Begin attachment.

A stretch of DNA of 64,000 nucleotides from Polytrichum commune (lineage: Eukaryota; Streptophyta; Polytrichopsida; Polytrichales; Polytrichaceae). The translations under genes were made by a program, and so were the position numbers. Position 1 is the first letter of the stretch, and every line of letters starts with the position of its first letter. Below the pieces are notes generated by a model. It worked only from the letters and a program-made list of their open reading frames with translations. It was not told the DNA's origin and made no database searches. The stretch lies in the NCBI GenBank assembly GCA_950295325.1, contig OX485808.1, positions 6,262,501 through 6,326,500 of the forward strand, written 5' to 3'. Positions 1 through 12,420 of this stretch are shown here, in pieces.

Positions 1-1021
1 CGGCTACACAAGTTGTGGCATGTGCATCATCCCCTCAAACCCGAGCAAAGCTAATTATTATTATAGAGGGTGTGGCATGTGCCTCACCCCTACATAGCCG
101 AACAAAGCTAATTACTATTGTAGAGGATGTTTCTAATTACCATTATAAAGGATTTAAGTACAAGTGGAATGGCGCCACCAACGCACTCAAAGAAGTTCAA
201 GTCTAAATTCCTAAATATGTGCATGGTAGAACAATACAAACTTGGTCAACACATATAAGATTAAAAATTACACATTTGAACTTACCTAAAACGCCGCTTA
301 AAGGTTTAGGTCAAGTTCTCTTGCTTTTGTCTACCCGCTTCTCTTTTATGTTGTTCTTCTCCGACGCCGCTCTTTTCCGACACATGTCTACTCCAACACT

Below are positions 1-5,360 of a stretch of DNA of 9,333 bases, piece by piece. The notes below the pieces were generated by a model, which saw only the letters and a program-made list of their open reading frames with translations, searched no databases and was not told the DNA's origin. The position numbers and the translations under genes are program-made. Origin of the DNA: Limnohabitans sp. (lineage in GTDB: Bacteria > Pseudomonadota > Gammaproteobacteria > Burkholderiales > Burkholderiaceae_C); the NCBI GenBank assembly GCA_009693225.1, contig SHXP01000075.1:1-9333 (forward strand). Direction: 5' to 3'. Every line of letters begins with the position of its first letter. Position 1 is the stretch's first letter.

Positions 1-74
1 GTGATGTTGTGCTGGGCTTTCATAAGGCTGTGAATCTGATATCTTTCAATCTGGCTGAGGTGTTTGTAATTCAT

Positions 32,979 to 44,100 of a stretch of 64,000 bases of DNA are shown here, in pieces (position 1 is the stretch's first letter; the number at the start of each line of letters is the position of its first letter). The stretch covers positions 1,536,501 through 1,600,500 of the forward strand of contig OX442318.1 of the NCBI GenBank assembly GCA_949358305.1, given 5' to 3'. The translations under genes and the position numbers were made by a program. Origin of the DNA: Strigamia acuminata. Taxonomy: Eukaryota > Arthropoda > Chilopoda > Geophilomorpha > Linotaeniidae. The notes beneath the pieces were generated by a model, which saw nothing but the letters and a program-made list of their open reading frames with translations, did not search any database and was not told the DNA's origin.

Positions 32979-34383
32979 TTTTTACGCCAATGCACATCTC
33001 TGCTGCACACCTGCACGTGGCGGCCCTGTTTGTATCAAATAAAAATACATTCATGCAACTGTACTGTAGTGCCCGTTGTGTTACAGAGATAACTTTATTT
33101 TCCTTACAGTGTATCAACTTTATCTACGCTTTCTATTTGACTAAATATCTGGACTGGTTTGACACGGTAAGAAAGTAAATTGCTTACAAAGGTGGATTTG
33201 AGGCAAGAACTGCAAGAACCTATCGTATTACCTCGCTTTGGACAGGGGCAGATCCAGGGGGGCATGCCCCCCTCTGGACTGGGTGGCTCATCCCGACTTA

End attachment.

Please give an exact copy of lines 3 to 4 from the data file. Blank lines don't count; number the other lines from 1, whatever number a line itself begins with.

1 CGGCTACACAAGTTGTGGCATGTGCATCATCCCCTCAAACCCGAGCAAAGCTAATTATTATTATAGAGGGTGTGGCATGTGCCTCACCCCTACATAGCCG
101 AACAAAGCTAATTACTATTGTAGAGGATGTTTCTAATTACCATTATAAAGGATTTAAGTACAAGTGGAATGGCGCCACCAACGCACTCAAAGAAGTTCAA